Monday, March 9, 2009
Ralph the Goose
This beast, which belongs to my mother, is named Beelzebub. Well, if he had a name that's what it would be. The evil goose and his twin Ralph have tortured this family for years on end. Ralph, alas, has passed away, but this devilish relative still hisses and spits next door.
I'm still not feeling right after being sick for over a week but it's back to work today so I am even less motivated to write anything. Thankfully Chesapeake Bay Mother has written about one of the hundreds of animals next door in her nature preserve, a killer goose.
Ralph the Goose
by Chesapeake Bay Mother
Sometimes well-meaning people give little children Easter gifts of baby animals, instead of candy likenesses, which are more practical. Usually the baby ducks, geese, rabbits, etc., grow to become problems with feathers or fur. I fell heir to some ducks and geese who failed to fit in well with the first owners; my thought was that I could manage to give them a pretty good life and, for the most part, that was the case.
Everyone settled in: fences were erected, plastic pools were provided* and those who got along stayed together. As every poultry person will attest, male birds just don't know how to get along with anything but an ear of corn; something to draw parallels from in that. Therefore, the two male geese were separated from each other and all else.
Occasionally the largest goose, already named "Ralph" by his former owners,was allowed the run of our 4-acre yard. Ralph was pure white and truly enormous and when his wings were spread they looked like those of an angel pictured in my Bible story book. The comparison ends there, however, though he was the most people friendly goose I have ever known. We never weighed him, but 25 pounds would not surprise me.
Although affectionate, a goose is a goose, is a goose; and a goose by any other name will still pinch hard enough to stop your heart! He had his uses and we were always grateful when he prevented the well-meaning but always intrusive Jehovah's Witnesses from paying a call. They took one look at Ralph, wings spread, coming at them with head in battle station mode and drove on.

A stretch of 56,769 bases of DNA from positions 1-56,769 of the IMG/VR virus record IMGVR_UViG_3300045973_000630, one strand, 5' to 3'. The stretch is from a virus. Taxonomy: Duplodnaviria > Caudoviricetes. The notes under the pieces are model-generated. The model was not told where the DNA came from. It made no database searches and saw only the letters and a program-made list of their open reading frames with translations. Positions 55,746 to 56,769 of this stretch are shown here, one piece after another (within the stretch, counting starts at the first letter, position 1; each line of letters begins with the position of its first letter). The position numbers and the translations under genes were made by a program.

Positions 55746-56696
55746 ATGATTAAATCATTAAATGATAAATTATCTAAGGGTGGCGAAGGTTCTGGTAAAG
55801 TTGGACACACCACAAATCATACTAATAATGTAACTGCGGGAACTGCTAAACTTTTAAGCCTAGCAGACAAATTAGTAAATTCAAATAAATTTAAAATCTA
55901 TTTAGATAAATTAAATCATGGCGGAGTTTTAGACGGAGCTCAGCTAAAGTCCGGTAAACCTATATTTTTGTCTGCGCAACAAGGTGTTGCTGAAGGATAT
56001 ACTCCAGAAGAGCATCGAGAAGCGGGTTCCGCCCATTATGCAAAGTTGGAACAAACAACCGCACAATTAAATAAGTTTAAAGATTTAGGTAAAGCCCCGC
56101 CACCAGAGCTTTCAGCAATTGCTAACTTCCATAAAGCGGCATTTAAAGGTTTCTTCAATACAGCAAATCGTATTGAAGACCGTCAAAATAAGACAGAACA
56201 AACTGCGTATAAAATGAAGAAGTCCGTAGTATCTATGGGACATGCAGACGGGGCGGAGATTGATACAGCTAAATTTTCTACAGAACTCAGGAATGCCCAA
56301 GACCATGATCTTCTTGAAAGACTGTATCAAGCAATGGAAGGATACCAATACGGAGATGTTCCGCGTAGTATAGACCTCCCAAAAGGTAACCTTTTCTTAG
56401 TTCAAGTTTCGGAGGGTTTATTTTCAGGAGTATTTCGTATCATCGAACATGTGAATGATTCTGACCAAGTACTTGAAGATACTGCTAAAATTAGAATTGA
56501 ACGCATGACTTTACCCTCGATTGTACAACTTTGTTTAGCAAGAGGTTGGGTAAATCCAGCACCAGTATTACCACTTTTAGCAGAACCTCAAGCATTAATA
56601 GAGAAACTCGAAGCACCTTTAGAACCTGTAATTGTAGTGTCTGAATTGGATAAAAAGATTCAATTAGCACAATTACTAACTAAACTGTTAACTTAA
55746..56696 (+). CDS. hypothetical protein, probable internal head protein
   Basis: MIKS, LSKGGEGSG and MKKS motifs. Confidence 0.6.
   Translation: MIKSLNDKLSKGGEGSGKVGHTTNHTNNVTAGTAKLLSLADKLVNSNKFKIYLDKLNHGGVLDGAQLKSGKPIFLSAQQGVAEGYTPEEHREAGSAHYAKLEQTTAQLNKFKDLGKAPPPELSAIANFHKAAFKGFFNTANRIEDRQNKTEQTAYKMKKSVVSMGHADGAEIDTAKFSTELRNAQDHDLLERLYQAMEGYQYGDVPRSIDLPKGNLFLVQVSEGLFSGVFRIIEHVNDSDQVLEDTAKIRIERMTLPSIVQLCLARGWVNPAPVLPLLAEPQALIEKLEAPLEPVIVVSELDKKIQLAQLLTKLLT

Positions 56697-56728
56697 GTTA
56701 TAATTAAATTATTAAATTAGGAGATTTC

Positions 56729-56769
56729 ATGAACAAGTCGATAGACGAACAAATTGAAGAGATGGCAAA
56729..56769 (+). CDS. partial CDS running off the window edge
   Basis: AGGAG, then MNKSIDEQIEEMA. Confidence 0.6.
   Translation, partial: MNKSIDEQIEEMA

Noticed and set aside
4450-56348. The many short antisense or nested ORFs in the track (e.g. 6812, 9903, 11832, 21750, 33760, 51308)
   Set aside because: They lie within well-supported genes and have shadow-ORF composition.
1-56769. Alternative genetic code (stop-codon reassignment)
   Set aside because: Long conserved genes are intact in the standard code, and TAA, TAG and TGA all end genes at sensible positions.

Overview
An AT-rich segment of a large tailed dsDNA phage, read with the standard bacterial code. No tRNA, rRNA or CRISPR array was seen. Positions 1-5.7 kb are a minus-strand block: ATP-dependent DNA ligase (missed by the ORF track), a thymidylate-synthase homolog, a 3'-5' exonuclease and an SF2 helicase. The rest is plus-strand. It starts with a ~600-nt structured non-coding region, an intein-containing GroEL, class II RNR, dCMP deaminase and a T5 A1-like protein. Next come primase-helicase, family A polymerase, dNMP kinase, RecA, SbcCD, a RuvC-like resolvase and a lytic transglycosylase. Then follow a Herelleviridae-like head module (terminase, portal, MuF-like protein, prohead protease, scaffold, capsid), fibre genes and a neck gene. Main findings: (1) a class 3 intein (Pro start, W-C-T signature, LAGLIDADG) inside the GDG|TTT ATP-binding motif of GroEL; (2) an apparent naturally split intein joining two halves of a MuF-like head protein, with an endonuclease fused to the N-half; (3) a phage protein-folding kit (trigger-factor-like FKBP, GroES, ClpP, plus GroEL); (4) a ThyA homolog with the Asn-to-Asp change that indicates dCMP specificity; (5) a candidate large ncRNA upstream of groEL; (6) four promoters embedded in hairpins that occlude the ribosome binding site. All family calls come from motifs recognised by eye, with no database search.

Each of us has his own special Ralph story, including the grandchildren who learned to run very fast with Ralph as a personal trainer. Granddaughter owes her basketball defensive prowess to her constant "one-on-ones" with Ralph, offense being his only game. He gave new meaning to the term "pick and roll."
I think he liked me best, but I too wore the scars of his somewhat indecisive devotion. Bending over to fill his food container one day, he struck like lightening at the bull's eye of my most private place.** Illegal, immoral and unconstitutional, it taught me never to turn my back on anyone with my bottom in the air--altogether a good policy.
Whenever there were bruises--and there were some--we got huffy for a while, but always came around when he endeared himself by announcing the arrival of anyone who dared to set foot on our property. As everyone assured us, we would never be victims of a sneak attack by anyone but Ralph. True and true.
Chesapeake Bay Woman's Three Cents:
* The water fowl section of my mother's nature preserve includes 2 plastic swimming pools (made for small children but used recreationally by geese and ducks even though there is the entire Queens Creek right in our back yard); an enclosure made of chicken wire inside a wooden fence (two layers of entrapment); and a nylon tent, which is where the ducks sleep zipped up "for their own protection" each night. Lucky ducks.
** This happened to me once when I was in my own yard (where Ralph seldom ventured) bending over to reach a french fry from off the floor of my car. As soon as my hands touched that french fry, he zapped me right where it counted. My vocal chords suffered permanent damage from the ensuing scream, and I'm not sure which one of us was hissin' and spittin' the most. I do know I've had an aversion for cleaning out my car ever since, and I recoil at the sight of a dried up french fry. It could be argued successfully that I never cleaned out my car anyway, but this is neither here nor there. It's the goose's fault.